Spain’s road tax (el impuesto de circulación) sees drivers having to pay an annual fee decided by their municipalities, which is usually calculated based on vehicle power and type.

Photo: Rudy and Peter Skitterians from Pixabay

Diesel bonus reduction

Although the Spanish government did not state it expressly in its report, it did write of the “review of the discounts on hydrocarbons used as fuel for the progressive levelling of tax rates based on their polluting power.” 

This suggests the end of the diesel bonus and would see its taxation closer to that of petrol, which will mean that drivers with diesel vehicles will pay more to fill up the tank, about €3.45 a month per driver.

Tolls on motorways

Spain has conceded to pressure from the EU to introduce more tolls on its roads.

The Spanish government had already drafted a project to present in Brussels in which it describes how it will introduce a toll system across its network of motorways and high-capacity roads to cover their huge maintenance costs. 

They’ve since hinted at the fact that the introduction of tolls – peajes – across the entire network could take place in 2024.

As things stand, Spain is one of the countries in Europe where drivers pay the least for the use of its high-capacity road network, spending 76 percent less on tolls than the average for EU countries.

Member comments

  1. This article is very confusing and probably needs to be corrected. In the section called “More taxes for mid to high earners” the base de cotización is referring to social security payments not income tax payments. You pay income tax on all income over the tax-free allowance you are entitled to i.e. you do pay tax on your income above €4,070,10. However, at the moment, you don´t pay social security when you go over that amount.

Log in here to leave a comment.
Become a Member to leave a comment.


Rampant branch closures and job cuts help Spain’s banks post huge earnings

Spain’s biggest banks this week reported huge profits in 2021 and cheered their return to recovery post-Covid, but ruthless cost-cutting in the form of thousands of layoffs, hundreds of branch closures and the removal of many ATMs have left customers in Spain suffering, in this latest example of ‘Capitalismo 2.0’.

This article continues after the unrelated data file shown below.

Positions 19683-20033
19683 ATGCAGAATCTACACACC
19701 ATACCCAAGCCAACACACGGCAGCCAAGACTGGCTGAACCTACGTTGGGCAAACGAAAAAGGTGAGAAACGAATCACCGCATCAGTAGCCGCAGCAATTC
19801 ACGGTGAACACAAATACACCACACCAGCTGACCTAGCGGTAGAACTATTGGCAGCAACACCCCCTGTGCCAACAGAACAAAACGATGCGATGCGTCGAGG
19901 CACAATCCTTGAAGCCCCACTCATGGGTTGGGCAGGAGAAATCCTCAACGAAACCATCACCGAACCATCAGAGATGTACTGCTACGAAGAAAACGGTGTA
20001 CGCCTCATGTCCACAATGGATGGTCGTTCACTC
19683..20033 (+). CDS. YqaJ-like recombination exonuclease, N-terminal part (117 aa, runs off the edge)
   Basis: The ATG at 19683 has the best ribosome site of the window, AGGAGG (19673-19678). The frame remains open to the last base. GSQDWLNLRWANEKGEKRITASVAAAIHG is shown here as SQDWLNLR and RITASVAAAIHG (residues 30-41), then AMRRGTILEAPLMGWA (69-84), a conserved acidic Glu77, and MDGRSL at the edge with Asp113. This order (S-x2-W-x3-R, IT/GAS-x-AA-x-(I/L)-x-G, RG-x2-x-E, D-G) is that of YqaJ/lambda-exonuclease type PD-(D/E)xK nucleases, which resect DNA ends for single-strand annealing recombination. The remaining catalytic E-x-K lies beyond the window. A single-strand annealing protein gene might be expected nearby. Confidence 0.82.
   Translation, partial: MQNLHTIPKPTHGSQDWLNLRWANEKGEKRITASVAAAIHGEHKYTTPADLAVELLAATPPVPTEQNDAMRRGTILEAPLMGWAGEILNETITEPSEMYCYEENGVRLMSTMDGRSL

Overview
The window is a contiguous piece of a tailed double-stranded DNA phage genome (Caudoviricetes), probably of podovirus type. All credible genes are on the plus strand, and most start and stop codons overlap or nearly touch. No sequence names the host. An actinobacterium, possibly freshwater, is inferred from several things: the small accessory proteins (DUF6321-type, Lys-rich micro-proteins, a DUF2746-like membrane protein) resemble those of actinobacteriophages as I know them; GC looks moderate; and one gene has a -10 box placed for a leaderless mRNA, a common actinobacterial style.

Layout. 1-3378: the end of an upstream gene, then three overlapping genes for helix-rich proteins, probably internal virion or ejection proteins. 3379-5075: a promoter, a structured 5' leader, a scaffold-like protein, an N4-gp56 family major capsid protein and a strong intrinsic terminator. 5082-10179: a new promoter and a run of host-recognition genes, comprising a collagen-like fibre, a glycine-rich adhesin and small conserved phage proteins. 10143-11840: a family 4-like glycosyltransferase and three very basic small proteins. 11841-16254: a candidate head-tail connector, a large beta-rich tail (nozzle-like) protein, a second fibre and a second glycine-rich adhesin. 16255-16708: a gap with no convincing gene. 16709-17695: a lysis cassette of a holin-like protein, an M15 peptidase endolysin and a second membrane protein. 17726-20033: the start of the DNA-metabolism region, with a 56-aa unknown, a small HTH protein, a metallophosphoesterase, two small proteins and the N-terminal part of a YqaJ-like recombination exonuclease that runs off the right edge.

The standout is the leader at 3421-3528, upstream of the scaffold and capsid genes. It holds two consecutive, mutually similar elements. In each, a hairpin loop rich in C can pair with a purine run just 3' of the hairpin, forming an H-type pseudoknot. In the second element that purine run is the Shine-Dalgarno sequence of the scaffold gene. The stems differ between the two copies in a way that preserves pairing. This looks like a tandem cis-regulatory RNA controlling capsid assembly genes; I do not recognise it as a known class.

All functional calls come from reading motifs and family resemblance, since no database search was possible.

A man withdraws cash from a Santander branch in Madrid.
More than 3,500 Santander workers lost their jobs in Spain in 2021 and a further 2,000 more employees working for Santander across Europe were also laid off. Photo: PHILIPPE DESMAZES / AFP

Spanish banking giant Santander on Wednesday said it has bounced back from the pandemic as it returned to profit last year, beating analyst expectations and exceeding its pre-COVID earnings.

Likewise, Spain’s second-largest bank BBVA said on Thursday that it saw a strong rebound in 2021 following the Covid crisis, tripling its net profits thanks to a recovery in business activity.

It’s a similar story for Unicaja (€137 million profit in 2021), Caixabank (€5.2 billion profit thanks to merge with Bankia), Sabadell (€530 million profit last year), Abanca (€323 million profit) and all of Spain’s other main banks.

This may be promising news for Spain’s banking sector, but their profits have come at a cost for many of their employees and customers. 

In 2021, 19,000 bank employees lost their jobs, almost all through state-approved ERE layoffs, meant for companies struggling financially.

BBVA employees protest against layoffs in May 2021 in Madrid. Spain’s second-largest bank BBVA is looking to shed 3,800 jobs, affecting 16 percent of its staff, in a move denounced by unions as “scandalous”. (Photo by GABRIEL BOUYS / AFP)

Around 11 percent of bank branches in Spain have also been closed down in 2021 as part of Spanish banks’ attempts to cut costs, even though they’ve agreed to pay just under €5 billion in compensation.

Rampant branch closures have in turn resulted in 2,200 ATMs being removed since the Covid-19 pandemic began, even though the use of cajeros automáticos went up by 20 percent in 2021.

There are now 48,300 ATMs in Spain, levels not seen since 2001.


Apart from losses caused by the coronavirus crisis, Spain’s financial institutions have justified the lay-offs, branch closures and ATM removals under the premise that there was already a shift to online banking taking place among customers. 

But the problem has been around for longer in a country with stark population differences between the cities and so-called ‘Empty Spain’, with rural communities and elderly people bearing the brunt of it.